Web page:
Britain Shoulders Arms - The Re-birth of the British Army

'After the Great War of 1914–1918 Britain was left with one predominant desire–to live in peace. Fifteen years later, however, world-stirring events brought a new threat to democracy and a new spirit became evident at the Ministry of War. The ranks of the Regular Army were expanded by an intensive recruiting campaign. As the war-clouds gathered Britain forsook the traditional system of voluntary recruiting and adopted compulsory service, thus ensuring that if the need arose a vast army could rapidly be set on the march. The Army was mechanised: tank corps took the place of cavalry. In the manufacture of armaments great strides were made. On the home front scientific discovery has immeasurably improved the latest anti- aircraft guns. Television was used in observation posts, to allow battery commanders to see the results of their fire. When war did break out, the Army was ready, and it was able to embark for service overseas with efficiency and confidence.'[1]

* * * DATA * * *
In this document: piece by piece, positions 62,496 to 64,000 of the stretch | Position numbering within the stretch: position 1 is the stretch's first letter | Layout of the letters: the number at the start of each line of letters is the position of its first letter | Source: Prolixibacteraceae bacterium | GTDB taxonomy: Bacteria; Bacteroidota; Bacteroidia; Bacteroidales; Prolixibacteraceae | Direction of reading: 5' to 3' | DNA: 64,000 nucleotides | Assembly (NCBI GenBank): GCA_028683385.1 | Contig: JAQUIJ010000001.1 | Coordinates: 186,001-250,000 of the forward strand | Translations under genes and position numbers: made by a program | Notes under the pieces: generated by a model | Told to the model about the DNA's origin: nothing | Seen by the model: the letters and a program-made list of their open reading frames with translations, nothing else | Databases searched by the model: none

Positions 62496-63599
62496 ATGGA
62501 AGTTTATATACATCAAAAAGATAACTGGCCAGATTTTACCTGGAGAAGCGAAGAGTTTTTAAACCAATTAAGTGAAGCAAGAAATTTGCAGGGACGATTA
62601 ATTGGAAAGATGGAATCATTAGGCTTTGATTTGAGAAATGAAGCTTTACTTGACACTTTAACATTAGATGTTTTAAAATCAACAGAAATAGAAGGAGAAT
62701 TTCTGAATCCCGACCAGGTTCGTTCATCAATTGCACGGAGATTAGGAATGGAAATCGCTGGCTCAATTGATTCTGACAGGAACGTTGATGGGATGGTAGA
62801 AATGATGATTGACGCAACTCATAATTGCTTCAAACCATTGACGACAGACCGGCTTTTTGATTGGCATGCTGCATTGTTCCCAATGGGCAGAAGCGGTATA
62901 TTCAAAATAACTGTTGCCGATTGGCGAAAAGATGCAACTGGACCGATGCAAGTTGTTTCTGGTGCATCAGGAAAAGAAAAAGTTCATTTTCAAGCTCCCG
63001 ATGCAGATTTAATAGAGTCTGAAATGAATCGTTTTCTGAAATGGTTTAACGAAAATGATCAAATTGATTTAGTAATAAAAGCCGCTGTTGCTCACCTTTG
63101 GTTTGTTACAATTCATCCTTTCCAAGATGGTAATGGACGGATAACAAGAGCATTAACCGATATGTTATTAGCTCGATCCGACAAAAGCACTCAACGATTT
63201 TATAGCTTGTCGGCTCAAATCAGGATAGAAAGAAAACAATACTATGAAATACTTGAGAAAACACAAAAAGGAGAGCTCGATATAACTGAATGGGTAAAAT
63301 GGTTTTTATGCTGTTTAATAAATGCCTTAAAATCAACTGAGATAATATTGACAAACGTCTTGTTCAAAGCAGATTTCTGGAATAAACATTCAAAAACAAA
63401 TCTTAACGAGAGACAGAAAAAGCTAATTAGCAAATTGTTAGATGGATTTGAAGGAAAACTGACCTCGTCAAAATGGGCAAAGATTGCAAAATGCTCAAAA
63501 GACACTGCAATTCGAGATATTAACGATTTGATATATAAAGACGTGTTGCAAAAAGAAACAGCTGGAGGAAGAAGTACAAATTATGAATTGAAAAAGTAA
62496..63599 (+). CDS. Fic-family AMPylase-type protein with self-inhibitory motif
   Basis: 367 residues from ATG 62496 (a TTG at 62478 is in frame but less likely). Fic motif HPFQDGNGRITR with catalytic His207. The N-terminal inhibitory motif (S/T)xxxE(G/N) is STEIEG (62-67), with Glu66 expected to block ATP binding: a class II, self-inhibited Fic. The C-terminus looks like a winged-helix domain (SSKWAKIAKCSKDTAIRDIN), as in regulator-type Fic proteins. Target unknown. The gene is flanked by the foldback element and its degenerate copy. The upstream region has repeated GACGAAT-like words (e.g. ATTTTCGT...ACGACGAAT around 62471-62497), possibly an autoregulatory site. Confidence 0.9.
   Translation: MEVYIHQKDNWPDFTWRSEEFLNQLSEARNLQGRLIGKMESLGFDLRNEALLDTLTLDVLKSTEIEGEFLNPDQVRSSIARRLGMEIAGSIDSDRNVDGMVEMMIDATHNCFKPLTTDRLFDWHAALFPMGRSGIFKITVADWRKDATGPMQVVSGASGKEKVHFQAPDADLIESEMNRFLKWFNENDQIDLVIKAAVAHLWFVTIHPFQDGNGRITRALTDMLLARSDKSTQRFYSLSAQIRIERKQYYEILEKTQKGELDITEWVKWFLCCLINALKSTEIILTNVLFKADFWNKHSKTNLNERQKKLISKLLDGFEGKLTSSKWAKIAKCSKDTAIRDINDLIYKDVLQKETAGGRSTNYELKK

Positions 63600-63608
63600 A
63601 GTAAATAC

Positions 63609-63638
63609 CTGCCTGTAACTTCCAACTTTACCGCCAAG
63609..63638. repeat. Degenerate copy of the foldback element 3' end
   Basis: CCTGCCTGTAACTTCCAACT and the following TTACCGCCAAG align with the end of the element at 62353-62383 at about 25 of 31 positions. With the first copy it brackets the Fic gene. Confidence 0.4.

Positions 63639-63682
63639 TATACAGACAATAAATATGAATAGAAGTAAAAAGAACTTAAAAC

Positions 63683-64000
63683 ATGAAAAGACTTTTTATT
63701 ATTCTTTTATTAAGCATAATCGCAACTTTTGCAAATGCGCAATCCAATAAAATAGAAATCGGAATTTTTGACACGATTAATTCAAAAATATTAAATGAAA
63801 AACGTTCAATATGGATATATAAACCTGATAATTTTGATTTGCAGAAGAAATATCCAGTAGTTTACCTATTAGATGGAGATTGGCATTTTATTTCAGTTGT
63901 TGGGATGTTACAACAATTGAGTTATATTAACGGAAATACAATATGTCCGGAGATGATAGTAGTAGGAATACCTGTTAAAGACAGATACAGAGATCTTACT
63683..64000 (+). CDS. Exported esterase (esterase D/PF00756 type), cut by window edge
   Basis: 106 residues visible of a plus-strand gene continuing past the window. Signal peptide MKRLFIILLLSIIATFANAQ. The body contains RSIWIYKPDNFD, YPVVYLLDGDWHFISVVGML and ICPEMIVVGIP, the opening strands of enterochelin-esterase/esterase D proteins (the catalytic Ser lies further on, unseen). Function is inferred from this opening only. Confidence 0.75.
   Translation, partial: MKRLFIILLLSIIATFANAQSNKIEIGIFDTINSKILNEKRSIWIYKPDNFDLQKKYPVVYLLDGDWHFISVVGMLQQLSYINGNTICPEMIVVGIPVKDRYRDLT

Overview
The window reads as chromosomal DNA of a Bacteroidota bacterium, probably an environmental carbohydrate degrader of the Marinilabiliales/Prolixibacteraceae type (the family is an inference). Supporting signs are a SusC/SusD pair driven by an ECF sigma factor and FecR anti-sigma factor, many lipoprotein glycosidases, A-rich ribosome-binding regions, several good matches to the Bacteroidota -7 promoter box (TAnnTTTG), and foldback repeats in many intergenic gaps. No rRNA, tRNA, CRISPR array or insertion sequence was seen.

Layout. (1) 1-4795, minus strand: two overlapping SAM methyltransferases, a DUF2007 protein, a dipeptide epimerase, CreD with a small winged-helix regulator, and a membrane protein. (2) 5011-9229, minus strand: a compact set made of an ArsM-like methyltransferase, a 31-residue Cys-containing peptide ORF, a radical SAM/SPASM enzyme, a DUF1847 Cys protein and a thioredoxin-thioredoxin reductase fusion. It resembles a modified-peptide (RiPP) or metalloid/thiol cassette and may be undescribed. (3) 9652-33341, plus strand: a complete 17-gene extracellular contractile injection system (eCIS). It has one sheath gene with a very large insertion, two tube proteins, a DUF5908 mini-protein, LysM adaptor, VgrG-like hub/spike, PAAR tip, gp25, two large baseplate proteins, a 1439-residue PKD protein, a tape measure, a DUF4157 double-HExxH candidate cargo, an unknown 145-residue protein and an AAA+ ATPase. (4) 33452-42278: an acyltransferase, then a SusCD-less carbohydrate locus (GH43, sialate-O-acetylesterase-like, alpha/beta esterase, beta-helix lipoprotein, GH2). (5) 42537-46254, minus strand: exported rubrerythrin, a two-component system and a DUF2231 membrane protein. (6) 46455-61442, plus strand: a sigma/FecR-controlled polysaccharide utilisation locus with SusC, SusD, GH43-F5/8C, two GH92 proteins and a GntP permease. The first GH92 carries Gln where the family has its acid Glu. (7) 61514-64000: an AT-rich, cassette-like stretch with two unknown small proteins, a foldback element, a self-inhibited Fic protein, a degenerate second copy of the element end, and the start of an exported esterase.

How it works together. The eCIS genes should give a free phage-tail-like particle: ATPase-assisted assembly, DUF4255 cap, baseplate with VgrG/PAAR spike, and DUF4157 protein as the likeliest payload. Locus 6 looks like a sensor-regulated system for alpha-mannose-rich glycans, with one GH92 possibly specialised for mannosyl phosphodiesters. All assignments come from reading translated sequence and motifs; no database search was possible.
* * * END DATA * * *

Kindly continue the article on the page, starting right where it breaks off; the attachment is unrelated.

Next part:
Date: 1940
Director: G.T. Cummins
Category: Britain at War
Duration: 10:--
Format: Unknown
Sponsor: British Council

Notes:

This title appears in no Films of Britain catalogue after 1940, as the film was withdrawn around this time. In original documentation from 1945, it is stated that "The [film] Committee has always been insistent that films should be withdrawn from circulation as soon as they had served their purpose, as it was considered out of date films would be bad publicity... Raising Air Fighters and Britain Shoulders Arms made in 1939 are only museum pieces today."[2]
x
  1. ^ Films of Britain - British Council Film Department Catalogue
  2. ^ Ref: TNA BW 4-52 - 'Film Department - Outline of Policy (1945)'